Q: Now you have an EHR vendor, Epic, and the opportunity to work with enterprise class technology companies, Microsoft, ServiceNow, Salesforce etc. There’s also this growing ecosystem of digital health startups that are bringing a lot of innovation to the table. How do you parse through this landscape as a CIO, managing the risks yet driving innovation as you transform your organization?
Timothy: Another great question. It’s a tough thing to solve, no matter where you are, how big you are, for-profit, or not-for-profit. Knowing every startup, every technology and where it’s progressing, what’s real and what’s not makes for a very confusing, chaotic environment out there. That’s a difficult thing to attack.
What it leads to is what I inherited when I first came in here, and started looking at our digital transformation program, enterprise wide. I inventoried almost 150 different digital pilots or proof of concepts going on all over the place with IT’s involvement. Now, you want some of this innovation to happen, but you don’t want to happen in chaos. In that way, where you have six solutions for the same problem, there emerge duplications, so, I brought in a digital officer and started making an inventory. Then, we collapsed that back down so as to clean up and evaluate the environment before adding more things to the pile.
I would also recommend having some good, trusted partners to help you in that journey of assessment because they can focus greatly on that marketplace while you focus on your full-time day job. After inventory and collapsing, you need to get control over what’s happening, herd the cats and ensure governance in that model to figure out what you’re trying to solve and the solutions for it. I found that we were bringing in lots of solutions looking for a problem, but we weren’t doing well. It’s important to define what the problem is, what good looks like, what the outcome that we want to achieve is and what the value, if we were to achieve that, is, and then prioritize those things that bring the highest value. Then, go, attack in a structured way.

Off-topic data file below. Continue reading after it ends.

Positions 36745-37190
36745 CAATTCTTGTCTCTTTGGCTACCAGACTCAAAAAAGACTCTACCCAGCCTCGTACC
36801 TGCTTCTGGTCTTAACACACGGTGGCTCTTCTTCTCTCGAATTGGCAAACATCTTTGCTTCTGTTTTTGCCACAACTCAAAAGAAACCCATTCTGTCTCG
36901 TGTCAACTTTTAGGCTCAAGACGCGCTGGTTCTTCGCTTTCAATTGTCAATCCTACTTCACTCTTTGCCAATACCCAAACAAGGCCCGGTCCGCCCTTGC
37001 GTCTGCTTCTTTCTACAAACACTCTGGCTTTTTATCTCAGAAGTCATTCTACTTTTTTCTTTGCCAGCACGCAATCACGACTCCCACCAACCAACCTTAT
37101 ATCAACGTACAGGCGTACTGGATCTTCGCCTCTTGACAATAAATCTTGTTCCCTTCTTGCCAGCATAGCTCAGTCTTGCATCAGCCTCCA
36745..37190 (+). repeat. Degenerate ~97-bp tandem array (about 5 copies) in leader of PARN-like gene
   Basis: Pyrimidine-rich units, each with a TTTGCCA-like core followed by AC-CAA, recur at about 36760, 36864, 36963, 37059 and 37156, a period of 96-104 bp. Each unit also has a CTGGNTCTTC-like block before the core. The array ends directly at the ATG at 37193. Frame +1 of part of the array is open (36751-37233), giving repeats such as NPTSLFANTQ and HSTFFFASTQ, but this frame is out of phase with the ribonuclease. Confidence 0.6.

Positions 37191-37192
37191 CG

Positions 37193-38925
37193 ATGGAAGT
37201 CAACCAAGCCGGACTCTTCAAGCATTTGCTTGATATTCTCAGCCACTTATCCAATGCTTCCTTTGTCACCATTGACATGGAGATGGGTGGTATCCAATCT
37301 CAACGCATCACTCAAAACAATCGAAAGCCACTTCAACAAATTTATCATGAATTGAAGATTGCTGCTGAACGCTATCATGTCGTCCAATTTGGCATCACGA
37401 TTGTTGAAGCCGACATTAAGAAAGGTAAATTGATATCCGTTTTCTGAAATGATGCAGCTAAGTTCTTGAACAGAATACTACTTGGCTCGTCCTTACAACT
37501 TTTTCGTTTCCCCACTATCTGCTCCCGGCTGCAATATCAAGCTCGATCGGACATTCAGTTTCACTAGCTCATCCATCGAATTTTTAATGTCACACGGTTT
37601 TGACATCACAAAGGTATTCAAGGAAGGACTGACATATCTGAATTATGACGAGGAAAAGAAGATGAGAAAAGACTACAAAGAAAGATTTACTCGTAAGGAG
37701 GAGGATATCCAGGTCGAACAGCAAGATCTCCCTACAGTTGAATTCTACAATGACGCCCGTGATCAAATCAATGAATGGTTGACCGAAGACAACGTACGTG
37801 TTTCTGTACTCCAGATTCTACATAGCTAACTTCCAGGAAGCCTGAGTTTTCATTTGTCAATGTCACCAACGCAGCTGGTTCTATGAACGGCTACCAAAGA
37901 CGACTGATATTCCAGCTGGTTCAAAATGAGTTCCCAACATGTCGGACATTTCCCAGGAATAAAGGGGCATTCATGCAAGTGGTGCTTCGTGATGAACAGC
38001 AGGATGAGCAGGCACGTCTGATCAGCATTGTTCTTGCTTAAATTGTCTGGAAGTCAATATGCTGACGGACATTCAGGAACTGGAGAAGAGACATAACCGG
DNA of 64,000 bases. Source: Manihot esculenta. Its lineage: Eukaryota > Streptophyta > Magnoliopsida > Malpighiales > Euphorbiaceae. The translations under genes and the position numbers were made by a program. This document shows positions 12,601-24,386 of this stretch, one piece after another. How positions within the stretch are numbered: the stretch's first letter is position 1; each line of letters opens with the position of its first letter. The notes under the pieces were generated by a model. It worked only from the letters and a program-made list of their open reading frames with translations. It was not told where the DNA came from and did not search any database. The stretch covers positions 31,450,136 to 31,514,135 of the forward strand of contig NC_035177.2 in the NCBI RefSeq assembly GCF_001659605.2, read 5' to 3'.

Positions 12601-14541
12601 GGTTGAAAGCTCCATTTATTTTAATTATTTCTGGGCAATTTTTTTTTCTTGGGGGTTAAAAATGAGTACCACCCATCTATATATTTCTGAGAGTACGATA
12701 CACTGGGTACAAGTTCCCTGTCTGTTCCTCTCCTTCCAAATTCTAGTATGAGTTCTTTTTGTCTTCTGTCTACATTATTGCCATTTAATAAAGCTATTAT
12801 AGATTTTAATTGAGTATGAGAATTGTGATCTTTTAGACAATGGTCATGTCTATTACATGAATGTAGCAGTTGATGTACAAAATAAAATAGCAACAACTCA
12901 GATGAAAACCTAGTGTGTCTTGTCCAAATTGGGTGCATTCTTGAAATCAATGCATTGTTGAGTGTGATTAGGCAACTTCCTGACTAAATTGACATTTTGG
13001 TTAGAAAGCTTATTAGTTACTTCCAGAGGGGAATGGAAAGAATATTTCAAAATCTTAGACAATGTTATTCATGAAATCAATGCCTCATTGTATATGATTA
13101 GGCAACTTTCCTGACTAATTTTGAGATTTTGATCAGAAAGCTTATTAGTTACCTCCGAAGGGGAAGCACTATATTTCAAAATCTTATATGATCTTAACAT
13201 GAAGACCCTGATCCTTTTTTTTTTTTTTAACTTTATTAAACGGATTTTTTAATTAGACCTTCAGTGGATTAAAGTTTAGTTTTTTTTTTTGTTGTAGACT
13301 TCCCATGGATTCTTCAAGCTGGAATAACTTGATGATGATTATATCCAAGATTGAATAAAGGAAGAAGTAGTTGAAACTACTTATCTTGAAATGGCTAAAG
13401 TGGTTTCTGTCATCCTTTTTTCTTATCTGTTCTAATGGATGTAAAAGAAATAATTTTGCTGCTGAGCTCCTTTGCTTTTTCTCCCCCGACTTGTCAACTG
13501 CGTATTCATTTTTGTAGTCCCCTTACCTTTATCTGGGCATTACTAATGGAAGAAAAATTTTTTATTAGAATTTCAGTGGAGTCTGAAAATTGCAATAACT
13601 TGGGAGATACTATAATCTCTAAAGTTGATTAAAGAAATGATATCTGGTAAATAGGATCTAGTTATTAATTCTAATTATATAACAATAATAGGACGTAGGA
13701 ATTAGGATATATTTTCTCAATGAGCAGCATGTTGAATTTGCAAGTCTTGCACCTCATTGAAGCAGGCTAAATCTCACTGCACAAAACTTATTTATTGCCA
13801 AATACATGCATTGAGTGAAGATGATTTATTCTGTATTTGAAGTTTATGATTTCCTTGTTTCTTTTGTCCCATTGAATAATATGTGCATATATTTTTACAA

The best solutions — either things you already have in-house or integrate or new solutions externally that you bring in to help solve that problem — enable a constructive way forward that isn’t about “Here’s a great cool technology, let’s figure out where we can use this.” It’s about understanding our big problems and our big value creation across the system, and focusing on those two things. The beauty of that is, once I have that construct now, I stay focused on what I really need to solve. When I get 20 emails a day from various vendors and both, internally and externally, I can put it against that lens and say, “Hey, that doesn’t fit in my top priority things that I’m worried about. I’m not getting 120 for another 18 months. So, come back and talk to me then.”